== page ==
Anh now earns 4 million VND per month. She remembers using her first paycheck to buy clothes for her brother. And with more experience she is hoping to earn more money to help her younger brother go to school and support her mother.
Asked what would she would tell herself two years ago, when she was first considering studying at REACH, she said: “Go study at REACH Anh. REACH will welcome you, support you and give you the confidence to get a good job.
“I don’t know how to thank REACH. I will always be grateful.”
Ngo Van Nhuong - Hoi An, Food & Beverage Graduate
Ngo Van Nhuong knows what it’s like to grow up in a crowded house. He, his two sisters, his younger brother, his mother and his father all live together in a small 20-square meter hut just outside Hoi An ancient town. His married sister has recently moved back in to look for work. There is only one bed so Nhuong, his father and his brother sleep on the floor.
Life could have turned out very differently for Nhuong. Many boys his age that drop out of school become aimless or involved in street crime. But after dropping out of school in 8th grade, he needed a job to support his family. He found work as a mason assistant and a gardener.
Nhuong says he never wanted to be a farmer like his parents. The family barely made enough money to eat and he wanted a career. His younger sister also hoped to go to university but the family didn’t have the money.
Nhuong said he learned about REACH when his friend posted something on Facebook. “I remember what he said. It was something like: ‘Learning at REACH is so funny and memorable. I didn’t know what REACH was or what he was talking about but it sounded interesting,” he said.
He says the first time he learned to make drinks as a REACH Food & Beverage student opened his eyes to bartending as a career. “I was so curious when I learned to make drinks for first time. I tried a lot of different cocktails.
“But my most memorable experiences were my internship at Riverside, the first 4-star resort in Hoi An, and some outdoor trips with new friends.”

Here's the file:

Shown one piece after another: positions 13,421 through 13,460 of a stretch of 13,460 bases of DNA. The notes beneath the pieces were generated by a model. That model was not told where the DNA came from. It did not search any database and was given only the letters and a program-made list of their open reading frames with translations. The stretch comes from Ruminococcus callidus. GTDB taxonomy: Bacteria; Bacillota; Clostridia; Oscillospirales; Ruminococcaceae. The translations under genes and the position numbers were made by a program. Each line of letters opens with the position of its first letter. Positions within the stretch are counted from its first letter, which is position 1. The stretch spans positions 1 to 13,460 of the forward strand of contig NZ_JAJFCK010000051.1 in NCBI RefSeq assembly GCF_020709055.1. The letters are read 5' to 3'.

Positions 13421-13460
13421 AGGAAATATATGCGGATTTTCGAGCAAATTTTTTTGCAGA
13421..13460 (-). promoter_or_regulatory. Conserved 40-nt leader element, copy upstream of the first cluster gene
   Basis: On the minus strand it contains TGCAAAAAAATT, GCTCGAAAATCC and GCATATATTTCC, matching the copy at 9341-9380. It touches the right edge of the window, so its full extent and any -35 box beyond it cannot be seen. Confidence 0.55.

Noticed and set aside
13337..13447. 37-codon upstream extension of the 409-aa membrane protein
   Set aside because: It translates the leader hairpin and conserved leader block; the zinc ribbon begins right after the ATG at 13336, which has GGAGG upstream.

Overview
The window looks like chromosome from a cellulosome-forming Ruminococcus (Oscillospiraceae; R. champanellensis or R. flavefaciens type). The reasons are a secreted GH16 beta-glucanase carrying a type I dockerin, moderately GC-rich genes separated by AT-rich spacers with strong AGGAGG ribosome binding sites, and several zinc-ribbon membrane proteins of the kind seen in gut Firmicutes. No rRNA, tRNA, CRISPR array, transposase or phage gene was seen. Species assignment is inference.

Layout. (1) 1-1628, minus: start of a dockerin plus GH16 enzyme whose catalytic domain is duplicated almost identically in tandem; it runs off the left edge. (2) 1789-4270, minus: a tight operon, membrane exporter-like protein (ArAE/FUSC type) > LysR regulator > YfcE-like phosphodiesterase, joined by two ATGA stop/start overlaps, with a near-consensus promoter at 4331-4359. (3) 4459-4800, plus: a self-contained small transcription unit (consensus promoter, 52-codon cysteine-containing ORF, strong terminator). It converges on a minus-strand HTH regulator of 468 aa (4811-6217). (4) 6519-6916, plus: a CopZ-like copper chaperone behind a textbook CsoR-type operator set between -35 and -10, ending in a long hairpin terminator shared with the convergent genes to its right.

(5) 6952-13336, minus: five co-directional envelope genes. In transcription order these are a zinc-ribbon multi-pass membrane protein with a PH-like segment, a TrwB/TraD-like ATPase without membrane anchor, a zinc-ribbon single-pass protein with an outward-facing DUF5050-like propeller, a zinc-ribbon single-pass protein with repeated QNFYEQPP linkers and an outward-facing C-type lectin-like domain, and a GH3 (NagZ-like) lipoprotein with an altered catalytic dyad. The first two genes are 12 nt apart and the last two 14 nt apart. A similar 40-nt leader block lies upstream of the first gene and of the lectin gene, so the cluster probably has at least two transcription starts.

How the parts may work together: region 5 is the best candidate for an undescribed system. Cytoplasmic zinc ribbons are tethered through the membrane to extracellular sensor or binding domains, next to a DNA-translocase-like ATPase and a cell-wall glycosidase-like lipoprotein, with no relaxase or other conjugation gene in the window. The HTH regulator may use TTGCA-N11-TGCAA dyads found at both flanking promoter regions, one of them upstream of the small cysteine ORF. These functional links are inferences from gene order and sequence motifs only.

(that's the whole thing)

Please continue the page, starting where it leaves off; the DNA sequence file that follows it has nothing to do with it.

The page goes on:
Fast-forward a few months and now Nhuong is a qualified, full-time bartender working at Valentino Bar in Hoi An’s tourist centre. He says around 70% are foreign clientele, which has helped him improve his English a lot.
“I didn’t know any English before I came to REACH, but now I can talk pretty well with foreign customers, especially the girls,” he says with a laugh. He has also become more confident behind the bar, and says he is known for making excellent Whiskey Sours.
Nhuong now brings home VND3.5 million per month, VND2 million of which goes to his family. He says he intends to work at Valentino for another six months before applying for a job at a 5-star hotel. In five years, he would like to open his own bar.
Looking back, Nhuong can’t believe the turn around in his life. “REACH was my start. I didn’t know any English or what a cocktail was, but they taught me those things. Before, I felt lost and had no ambitions, which worried my parents. They thought I would do drugs or not have a career.
“Now, my mother is so happy with me. I have goals now and a good job, so they don’t worry for me anymore.”
Anh at her workplace, the Green Plaza Hotel Danang
Nhuong at home in Hoi An
REACH Hue F&B students practice taking orders
REACH grads working at Sunrise Resort